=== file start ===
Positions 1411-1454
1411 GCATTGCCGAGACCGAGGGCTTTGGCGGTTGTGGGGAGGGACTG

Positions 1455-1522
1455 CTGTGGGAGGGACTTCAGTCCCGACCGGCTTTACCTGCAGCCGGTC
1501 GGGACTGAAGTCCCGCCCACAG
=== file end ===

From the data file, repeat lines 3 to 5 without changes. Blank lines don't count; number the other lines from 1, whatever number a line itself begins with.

Positions 1455-1522
1455 CTGTGGGAGGGACTTCAGTCCCGACCGGCTTTACCTGCAGCCGGTC
1501 GGGACTGAAGTCCCGCCCACAG